Trygg-class torpedo boat

From Wikipedia, the free encyclopedia
  (Redirected from Trygg class torpedo boat)
Jump to: navigation, search
The Trygg class torpedo boats.jpg
All three Trygg class torpedo boats at some point before the Second World War.
Class overview
Operators: Royal Norwegian Navy Ensign Royal Norwegian Navy
Preceded by: 2. class torpedo boat
Succeeded by: No further torpedo boat classes in the Royal Norwegian Navy
In service: 31 May 1919 – 24 June 1949
In commission: 31 May 1919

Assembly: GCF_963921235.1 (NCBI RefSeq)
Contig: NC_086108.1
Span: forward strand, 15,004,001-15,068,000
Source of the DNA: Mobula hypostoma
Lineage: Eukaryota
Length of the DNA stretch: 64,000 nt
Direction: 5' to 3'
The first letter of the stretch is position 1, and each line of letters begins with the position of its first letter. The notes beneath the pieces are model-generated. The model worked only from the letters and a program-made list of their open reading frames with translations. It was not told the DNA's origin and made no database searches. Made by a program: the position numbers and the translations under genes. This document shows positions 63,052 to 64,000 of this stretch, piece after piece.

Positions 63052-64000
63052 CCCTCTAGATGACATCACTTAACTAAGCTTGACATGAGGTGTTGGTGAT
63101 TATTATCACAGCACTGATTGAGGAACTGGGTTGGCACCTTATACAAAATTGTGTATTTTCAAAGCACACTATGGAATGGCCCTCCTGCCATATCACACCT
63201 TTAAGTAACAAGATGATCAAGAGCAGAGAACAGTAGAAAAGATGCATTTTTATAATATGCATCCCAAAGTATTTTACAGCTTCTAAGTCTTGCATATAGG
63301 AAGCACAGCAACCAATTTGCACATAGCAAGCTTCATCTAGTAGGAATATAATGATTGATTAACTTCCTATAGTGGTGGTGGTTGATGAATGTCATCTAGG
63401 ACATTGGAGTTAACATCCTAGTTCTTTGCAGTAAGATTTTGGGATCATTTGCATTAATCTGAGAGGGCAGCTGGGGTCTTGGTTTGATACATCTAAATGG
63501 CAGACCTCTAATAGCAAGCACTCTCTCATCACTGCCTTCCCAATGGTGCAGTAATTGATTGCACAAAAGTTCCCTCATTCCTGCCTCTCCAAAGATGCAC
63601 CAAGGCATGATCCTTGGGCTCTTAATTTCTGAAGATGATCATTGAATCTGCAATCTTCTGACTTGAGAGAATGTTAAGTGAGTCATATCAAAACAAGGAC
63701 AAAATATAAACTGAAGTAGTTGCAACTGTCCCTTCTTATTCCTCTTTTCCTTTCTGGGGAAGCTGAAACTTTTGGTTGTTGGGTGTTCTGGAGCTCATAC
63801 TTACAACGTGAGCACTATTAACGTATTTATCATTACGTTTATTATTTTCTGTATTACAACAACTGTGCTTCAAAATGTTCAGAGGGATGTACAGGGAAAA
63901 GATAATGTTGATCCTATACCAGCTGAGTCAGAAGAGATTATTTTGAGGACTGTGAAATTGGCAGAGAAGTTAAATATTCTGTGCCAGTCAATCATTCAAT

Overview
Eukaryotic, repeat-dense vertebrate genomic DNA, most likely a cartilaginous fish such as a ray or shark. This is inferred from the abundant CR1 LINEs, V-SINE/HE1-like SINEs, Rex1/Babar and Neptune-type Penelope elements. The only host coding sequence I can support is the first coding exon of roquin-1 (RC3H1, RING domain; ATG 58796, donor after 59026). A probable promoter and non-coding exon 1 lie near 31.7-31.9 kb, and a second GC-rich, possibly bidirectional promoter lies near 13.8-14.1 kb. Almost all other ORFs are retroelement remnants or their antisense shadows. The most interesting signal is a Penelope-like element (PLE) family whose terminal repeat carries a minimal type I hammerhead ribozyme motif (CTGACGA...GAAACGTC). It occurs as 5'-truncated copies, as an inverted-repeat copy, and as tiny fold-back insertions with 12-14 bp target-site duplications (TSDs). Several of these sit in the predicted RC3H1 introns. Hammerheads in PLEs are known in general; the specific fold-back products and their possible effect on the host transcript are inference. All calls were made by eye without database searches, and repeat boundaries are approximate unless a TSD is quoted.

Completed: Trygg, Snøgg and Stegg
Active: 3
Lost: 3
General characteristics
Displacement: 256 tons[1]
Length: 53.00 m (173.88 ft)
Beam: 5.50 m (18.04 ft)
Draught: 1.58 m (5.18 ft)
Propulsion: 3,600 shp oil fuelled steam turbine
Speed: 25 knots (46 km/h)
Complement: 33 (? officers and ? ratings)

The Trygg class was the third and last class of torpedo boats to be built for the Royal Norwegian Navy. The three Trygg ships were constructed from 1919 to 1921 at Moss Verft in Moss (Trygg) and Horten naval yard (Snøgg and Stegg).

Though much larger and better armed than its predecessors, the cigar-shaped 1. and 2. class torpedo boats, the Trygg class was far from modern when it was called upon during the Norwegian Campaign in 1940.

The class was named after its first ship, the Trygg - "trygg" is Norwegian for rugged, safe, stable, secure, dependable.[2]